Western Digital this week introduced its all-new 22TB and 26TB capacity hard drives, which use conventional magnetic recording (CMR) and the so-called Ultra SMR technology, respectively, and shared details about its future roadmap at its Investor Day event.
The company said that its 2nd Generation energy-assisted perpendicular magnetic recording (ePMR 2) technology will enable it to build 32TB+ HDDs in the next few years, but that heat-assisted magnetic recording (HAMR) will be required to hit capacities of 40TB to 50TB. Interestingly, Western Digital also talked about 50TB products for archival applications that are 'just around the corner.'
ePMR 2: 24TB ~ 30TB+ HDDs
Several years ago Western Digital said it would use microwave-assisted magnetic recording (MAMR) technology to enable the next generations of its hard drives, but eventually it discovered that a much simpler ePMR technology could do the job, which is why MAMR sidelined. Over time Western Digital ceased mentioning MAMR publicly and has now removed any mention of MAMR from its plans.
Western Digital says ePMR 2 will power its hard drives with capacities from 24TB to 32TB and higher in the coming years. Slides from Western Digital's presentations at its Investors Day conference do not directly mention availability timeframes for 30TB+ ePMR 2-based HDDs. To get to higher capacities Western Digital will need HAMR technology, which is set to arrive in 2026 for Western Digital, so we can speculate that 30TB+ ePMR 2 hard drives will become available before that.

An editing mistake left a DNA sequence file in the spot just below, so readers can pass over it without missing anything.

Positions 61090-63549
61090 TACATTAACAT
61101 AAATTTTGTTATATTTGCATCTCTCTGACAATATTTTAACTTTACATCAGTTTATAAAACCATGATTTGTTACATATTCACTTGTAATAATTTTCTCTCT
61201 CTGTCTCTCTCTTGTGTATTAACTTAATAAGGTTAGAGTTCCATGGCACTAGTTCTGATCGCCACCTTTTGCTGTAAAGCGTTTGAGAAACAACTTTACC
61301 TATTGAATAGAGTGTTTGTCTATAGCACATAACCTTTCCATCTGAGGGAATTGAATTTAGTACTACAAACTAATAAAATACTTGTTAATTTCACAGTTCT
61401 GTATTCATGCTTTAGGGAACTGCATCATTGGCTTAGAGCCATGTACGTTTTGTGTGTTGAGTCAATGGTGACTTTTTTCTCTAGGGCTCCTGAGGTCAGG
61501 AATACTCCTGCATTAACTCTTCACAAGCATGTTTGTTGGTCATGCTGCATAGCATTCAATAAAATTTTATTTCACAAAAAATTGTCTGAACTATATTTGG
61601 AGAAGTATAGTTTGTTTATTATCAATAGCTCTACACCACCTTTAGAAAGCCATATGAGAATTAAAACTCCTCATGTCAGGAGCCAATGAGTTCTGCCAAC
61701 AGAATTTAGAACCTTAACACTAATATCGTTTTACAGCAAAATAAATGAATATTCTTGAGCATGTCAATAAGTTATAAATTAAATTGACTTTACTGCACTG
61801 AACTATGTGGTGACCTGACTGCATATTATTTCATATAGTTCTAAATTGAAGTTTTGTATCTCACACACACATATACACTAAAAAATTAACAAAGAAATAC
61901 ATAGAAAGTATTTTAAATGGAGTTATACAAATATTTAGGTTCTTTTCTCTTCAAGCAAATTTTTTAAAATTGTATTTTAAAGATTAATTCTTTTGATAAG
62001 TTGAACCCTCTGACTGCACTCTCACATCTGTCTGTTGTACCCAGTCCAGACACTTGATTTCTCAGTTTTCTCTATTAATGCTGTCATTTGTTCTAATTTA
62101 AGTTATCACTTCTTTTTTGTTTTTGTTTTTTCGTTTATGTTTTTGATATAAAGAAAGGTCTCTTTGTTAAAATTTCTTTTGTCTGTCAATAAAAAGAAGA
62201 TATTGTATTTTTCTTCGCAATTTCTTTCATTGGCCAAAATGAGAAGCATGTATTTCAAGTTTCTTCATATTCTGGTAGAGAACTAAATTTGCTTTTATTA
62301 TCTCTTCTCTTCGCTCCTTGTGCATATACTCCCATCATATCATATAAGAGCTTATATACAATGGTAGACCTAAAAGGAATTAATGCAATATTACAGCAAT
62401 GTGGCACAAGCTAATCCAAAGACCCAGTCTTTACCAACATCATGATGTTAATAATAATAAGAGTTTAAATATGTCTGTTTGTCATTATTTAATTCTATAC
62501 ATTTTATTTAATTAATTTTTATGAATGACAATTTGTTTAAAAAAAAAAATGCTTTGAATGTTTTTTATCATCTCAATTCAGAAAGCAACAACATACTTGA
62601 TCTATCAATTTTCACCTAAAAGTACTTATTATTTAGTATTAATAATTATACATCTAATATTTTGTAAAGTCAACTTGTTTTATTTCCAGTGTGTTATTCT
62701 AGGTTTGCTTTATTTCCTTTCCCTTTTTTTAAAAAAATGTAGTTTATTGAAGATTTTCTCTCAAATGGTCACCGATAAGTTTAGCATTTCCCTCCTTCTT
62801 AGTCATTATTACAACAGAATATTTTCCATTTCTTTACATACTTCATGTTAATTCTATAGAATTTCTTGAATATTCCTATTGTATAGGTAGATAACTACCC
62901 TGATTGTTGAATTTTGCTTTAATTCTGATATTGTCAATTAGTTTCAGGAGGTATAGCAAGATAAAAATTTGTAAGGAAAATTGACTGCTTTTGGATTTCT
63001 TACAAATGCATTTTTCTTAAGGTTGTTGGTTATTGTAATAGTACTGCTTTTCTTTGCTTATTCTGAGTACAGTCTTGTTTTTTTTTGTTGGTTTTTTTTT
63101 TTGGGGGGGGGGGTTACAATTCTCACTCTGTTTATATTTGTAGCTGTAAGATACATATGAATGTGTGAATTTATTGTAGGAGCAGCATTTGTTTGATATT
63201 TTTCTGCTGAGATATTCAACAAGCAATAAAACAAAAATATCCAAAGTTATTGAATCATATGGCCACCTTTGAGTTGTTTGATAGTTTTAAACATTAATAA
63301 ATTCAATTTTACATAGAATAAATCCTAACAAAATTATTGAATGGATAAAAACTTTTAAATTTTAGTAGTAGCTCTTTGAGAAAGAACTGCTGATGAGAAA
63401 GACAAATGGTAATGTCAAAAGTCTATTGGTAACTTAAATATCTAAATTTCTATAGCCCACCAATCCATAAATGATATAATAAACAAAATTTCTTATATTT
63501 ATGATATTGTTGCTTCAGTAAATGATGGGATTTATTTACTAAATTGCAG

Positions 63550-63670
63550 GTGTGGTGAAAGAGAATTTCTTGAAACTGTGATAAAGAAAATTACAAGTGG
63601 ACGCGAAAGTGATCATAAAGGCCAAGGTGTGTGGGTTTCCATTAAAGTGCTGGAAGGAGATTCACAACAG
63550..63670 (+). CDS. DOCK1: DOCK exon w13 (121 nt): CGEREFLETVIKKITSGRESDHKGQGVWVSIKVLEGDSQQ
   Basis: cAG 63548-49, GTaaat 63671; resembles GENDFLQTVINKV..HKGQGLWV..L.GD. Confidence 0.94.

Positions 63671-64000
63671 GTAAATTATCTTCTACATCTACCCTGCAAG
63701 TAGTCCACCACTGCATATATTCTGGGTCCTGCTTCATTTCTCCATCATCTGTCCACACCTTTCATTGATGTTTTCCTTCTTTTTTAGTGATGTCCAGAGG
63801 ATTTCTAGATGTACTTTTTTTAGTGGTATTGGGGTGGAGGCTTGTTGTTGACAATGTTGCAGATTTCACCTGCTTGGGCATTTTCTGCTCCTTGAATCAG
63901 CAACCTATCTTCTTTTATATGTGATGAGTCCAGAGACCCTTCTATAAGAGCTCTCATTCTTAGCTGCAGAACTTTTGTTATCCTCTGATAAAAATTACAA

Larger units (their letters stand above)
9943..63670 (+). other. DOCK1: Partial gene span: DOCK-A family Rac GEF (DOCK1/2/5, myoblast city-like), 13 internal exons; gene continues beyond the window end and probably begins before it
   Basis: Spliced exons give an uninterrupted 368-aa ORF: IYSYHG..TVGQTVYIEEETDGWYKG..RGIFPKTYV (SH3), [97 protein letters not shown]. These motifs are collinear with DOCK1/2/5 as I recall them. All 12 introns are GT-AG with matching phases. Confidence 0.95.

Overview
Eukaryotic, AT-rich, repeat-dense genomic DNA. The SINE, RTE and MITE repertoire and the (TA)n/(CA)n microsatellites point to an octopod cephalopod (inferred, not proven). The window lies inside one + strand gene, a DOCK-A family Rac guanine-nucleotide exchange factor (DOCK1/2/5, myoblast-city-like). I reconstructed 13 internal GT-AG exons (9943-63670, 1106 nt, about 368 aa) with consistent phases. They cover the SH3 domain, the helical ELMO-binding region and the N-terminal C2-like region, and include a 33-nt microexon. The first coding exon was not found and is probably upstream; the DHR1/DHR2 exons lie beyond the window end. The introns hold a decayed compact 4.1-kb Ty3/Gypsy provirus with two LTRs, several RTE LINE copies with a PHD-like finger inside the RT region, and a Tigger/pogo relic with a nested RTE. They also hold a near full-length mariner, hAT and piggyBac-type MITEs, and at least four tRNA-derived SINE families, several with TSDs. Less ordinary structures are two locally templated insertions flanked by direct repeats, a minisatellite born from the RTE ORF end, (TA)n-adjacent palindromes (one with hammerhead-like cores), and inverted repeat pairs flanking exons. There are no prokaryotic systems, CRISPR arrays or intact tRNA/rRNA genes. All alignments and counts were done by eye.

It is necessary to note that while technologies like ePMR 2 and HAMR will increase areal recording density for HDDs, there will also be other ways for Western Digital to increase hard drive capacities. Shingled magnetic recording (SMR) in its regular or 'UltraSMR' form increase capacity by 10% to 20%, but there are more ways to boost capacity of an HDD.
Across the Board Innovations
To build higher-capacity HDDs, Western Digital not only has to adopt new magnetic recording methods, it also has to implement a host of technologies. The company's 3.5-inch 22TB Ultrastar DC HC570 HDD is based on an all-new 7200 RPM-class helium-sealed platform that integrates 10 ultra-thin AlMg platters, each with a 2.2TB capacity, as well as ePMR write heads that change coercivity of magnetic media with energy assistance, plus two-dimensional magnetic recording (TDMR) read heads that can reliably read data from very thin tracks. By contrast, Western Digital's 20TB CMR HDD uses nine platters. The company's latest drives also use triple stage actuation and Western Digital OptiNAND technology to further increase usable capacity (by storing service data on NAND flash).
Western Digital's 22TB HDD uses conventional magnetic recording technology and looks to be drop-in compatible with existing infrastructure, and will be available to operators of exascale datacenters, server makers, and channel resellers this summer. Eventually the manufacturer plans to ship 22TB WD Purple Pro, WD Red Pro, and WD Gold HDDs.